22. ch1966

    ch1966 Member

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    The 12 guage was your best option IMO. Tshot through 6 shot for fox or smaller. Slugs or buckshot for coyote. Do some patterning around the property to guage your horses reactions and get them used to the noise. Start further out and gradually move closer. They may kick up their heels and snort and stomp but it generally takes a blind panic to get them to run through a fence. They'll acclimate to the sound over time. Any centerfire will spook em more than the 12 IMO, unless you use a can (if its legal.)
     
  23. Duke Junior

    Duke Junior member

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  24. rbernie
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    rbernie Member

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    I like 30/30 for farm use, based upon what I've seen. It has more than enough power for deer, can be loaded for varmint with 125gr HPs, and in general doesn't make too much noise and doesn't have too flat of a trajectory to be a risk to the surrounding environs.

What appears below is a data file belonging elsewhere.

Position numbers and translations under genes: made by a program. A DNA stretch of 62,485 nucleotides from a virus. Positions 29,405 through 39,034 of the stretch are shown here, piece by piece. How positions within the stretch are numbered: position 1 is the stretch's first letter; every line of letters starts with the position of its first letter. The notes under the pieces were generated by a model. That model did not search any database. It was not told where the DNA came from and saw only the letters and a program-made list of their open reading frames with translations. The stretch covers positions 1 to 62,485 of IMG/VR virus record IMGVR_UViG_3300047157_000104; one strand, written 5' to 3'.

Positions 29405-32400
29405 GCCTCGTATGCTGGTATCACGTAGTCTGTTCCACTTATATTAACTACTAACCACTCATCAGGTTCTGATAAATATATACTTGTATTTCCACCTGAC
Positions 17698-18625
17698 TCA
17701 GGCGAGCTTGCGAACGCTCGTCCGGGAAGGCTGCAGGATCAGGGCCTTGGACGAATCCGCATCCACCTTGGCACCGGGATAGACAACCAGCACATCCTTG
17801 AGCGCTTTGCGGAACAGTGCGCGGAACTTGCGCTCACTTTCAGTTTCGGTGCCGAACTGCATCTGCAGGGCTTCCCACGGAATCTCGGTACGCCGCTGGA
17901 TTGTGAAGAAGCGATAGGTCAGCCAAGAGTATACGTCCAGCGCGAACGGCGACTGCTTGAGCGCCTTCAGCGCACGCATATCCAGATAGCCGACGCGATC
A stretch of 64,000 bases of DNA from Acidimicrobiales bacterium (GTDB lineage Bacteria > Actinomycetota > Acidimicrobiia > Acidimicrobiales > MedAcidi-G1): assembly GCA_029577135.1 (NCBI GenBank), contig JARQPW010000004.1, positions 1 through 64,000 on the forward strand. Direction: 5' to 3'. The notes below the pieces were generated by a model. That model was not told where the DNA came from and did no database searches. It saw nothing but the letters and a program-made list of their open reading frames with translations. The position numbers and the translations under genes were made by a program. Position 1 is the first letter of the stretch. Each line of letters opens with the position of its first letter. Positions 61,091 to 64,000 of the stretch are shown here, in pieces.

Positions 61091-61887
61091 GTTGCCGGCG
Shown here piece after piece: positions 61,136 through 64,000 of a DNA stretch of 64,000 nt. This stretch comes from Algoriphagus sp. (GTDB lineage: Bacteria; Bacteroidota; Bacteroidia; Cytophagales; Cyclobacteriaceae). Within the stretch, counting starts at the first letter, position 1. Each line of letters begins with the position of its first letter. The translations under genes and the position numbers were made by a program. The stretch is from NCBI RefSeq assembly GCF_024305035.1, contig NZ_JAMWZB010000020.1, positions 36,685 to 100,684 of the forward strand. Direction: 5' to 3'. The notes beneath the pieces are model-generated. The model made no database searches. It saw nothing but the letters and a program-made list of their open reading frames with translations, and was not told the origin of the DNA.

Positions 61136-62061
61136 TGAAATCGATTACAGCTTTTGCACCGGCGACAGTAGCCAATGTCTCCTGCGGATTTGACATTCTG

I have a H&R HandiRifle in 30/30 that is, IMO, the perfect tractor gun.
     
  25. MacTech

    MacTech Member

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    I'm not sure if the fox was rabid, but it was behaving unusually....

    it was being chased by horses, they were driving it away
    it was lying in the sand of the riding ring when I set up my first shot
    the fox was approx. 45-50 yards away, and showed no signs of wariness of humans, it was lying down, resting

    when I made the final shot to the fox at point-blank range, it did not seem agressive or make any move to attack, in fact it struggled to get away initially, then just gave up and lay there

    I saw no foam in it's mouth, it just looked tired, and resigned to it's fate (dammit, I'm getting dust in my eyes agin!), it looked at me, as if to ask "why?" then laid down to await the inevitable outcome

    we did not touch the body, it was moved into the bucket of our tractor with a shovel, and was buried deep in the woods

    hmm, hunting tractors, now there's a prey I could hunt without any reservations, what call do you use for tractors, what bait do they prefer?, here, tractor tractor tractor, got some nice fresh diesel for you!